A Lighthouse Woman, Spoleto Festival USA, 2002, lighting sequence,
Morris Island, Charleston. Photo by Rian King.

Kimsooja: A Lighthouse Woman, A Needle in the World

Robert C. Morgan, 2005

As a writer coming from a Westernized context, I regard the work of Kimsooja with a great deal of specificity, rarefied thought, and emotion. At the same time, I understand her need to relinquish desire — first in herself, and then, in relation to her work. If desire offers a means to grapple with the emotional realities that exist in relation to the external visual and material world, then the sensory cognitive aspect of the human body serves as its refining conduit. In this respect, Kimsooja posits the sensorium of the body, together with the cognitive apparatus of the mind, as a kind of actionist sanctuary. Her persona — "a needle woman" — suggests that our bodies are where we stand — as she stands anonymously facing the momentum of people walking towards her in the crowded streets of Shanghai and London — or where we lie down — as she lies down under the shade tree in a public place in Cairo. In such circumstances, the artist's body acts as a conduit between the interior realm of the spirit and the external world of perennial chaos. A Needle Woman suggests that by focusing on the body without desire, we offer ourselves the potential to make ourselves whole. The body is what nourishes us and gives us substance. The Fakirs in India have known this for centuries. The body is capable of nourishing itself over extended periods of time. And this notion of self-nourishment is far from the narcissistic desires that have come to possess human beings in the storm of illusory wealth, provided by the monarchs and moguls of globalization.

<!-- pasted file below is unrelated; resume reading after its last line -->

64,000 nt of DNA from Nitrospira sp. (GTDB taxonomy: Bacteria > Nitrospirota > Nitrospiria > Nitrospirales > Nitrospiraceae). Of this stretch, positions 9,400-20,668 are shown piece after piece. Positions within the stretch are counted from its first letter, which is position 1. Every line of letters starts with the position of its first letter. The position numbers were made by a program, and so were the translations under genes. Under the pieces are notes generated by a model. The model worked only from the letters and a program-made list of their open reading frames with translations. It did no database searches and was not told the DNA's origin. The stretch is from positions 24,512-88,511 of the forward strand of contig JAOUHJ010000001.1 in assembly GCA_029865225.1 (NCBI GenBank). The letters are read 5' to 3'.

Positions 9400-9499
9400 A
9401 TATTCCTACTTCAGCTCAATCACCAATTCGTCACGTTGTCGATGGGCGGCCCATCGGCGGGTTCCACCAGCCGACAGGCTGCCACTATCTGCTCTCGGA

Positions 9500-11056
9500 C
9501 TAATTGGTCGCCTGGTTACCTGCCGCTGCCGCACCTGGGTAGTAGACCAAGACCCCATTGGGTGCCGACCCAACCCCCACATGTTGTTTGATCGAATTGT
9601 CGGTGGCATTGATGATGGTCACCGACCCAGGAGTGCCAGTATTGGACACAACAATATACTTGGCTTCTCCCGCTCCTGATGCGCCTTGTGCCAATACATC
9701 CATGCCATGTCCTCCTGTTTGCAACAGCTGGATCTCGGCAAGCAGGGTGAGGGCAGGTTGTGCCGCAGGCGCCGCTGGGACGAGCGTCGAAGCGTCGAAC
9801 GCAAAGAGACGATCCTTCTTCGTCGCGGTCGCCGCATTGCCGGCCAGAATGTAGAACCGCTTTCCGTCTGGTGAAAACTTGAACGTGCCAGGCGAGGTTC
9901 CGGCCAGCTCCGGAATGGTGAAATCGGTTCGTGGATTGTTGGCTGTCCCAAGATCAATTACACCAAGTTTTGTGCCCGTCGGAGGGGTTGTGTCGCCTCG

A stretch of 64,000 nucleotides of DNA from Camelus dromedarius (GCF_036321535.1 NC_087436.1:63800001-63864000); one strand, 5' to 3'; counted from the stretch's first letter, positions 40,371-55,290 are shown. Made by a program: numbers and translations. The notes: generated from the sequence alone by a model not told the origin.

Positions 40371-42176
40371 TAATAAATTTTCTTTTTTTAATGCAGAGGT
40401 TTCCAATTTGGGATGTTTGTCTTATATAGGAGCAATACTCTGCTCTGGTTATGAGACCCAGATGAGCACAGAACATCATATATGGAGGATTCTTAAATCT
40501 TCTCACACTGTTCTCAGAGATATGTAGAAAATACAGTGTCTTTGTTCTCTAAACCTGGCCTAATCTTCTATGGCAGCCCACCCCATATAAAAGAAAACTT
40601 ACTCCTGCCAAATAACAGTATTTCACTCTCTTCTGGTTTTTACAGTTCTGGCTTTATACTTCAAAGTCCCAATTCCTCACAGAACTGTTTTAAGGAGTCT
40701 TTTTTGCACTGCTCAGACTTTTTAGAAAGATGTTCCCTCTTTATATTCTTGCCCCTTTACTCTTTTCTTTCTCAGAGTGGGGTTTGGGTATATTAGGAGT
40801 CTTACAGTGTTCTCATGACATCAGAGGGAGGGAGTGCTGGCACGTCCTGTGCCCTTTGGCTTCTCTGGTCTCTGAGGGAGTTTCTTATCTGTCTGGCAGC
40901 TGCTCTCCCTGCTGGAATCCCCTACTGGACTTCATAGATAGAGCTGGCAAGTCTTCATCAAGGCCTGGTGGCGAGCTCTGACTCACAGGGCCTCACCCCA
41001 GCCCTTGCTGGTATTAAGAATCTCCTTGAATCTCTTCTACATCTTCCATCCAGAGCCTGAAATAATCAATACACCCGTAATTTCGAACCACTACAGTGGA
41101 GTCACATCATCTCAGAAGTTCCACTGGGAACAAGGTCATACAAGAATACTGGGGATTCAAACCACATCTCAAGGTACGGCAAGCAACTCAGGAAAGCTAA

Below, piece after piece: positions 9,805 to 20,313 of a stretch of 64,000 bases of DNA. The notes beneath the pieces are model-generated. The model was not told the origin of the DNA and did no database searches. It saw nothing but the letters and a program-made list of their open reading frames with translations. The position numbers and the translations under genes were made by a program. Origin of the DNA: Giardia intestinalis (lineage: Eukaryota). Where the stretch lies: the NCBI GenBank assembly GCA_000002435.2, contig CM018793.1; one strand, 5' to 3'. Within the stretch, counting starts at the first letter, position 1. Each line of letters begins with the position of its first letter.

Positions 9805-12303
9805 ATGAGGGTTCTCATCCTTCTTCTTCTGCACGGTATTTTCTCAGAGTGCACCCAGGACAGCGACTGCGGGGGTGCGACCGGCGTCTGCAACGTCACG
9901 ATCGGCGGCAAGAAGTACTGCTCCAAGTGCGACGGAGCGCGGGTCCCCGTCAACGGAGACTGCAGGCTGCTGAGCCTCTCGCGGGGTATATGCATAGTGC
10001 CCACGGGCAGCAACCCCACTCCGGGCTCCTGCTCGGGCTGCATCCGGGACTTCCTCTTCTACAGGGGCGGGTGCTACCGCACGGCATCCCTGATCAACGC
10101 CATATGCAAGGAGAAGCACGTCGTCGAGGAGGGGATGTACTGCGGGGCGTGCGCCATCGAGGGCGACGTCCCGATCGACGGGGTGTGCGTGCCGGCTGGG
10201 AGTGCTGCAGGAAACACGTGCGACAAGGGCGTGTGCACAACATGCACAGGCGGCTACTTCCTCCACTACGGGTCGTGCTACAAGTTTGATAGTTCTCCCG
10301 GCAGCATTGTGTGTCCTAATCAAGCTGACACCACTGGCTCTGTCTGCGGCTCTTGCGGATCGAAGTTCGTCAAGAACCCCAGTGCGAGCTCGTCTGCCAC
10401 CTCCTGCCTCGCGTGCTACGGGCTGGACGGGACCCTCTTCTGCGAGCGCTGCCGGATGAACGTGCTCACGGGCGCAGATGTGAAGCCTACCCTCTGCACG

When I look at the works of Kimsooja — whether her early "deductive objects" as in the wrapping of ordinary household objects, or her brilliant installations of suspended ybulbo, or her magnificent still-body interventions in crowds of people in various major cities, or even in her spinning jukebox wheels overlaid with the mixed sounds of Buddhist chant, Gregorian, and Islamic chants, I begin to see a pattern of recognition. When I observe her video of A Beggar Woman performance in Lagos, I cannot refrain from having an emotional response. I never know exactly how to respond to the kind of aesthetic/anti-aesthetic whirl that spins in my head upon seeing these works by Kimsooja. How do I respond to this feeling of a language that is exorbitant, ineluctable, and mysterious? Yet somehow I discover an unexpected relief from the sensory burden of everyday life, the existential reality that I share with others who feel as I do. I have to admit to a certain beauty in all of this, the kind of beauty that gives strength to carry on. I reflect on Sooja's image of light projected against the lighthouse tower on Morris Island, Charleston (during the Spoleto Festival) in 2002 as a kind of double entendre as symbolizing both doubt and hope. It is here that Sooja becomes "A Lighthouse Woman". I think to myself — Is this not what art is supposed to do? Isn't art supposed to carry the mind and body into a different realm of being, an elevated state of contemplation and understanding of the world in which we inhabit?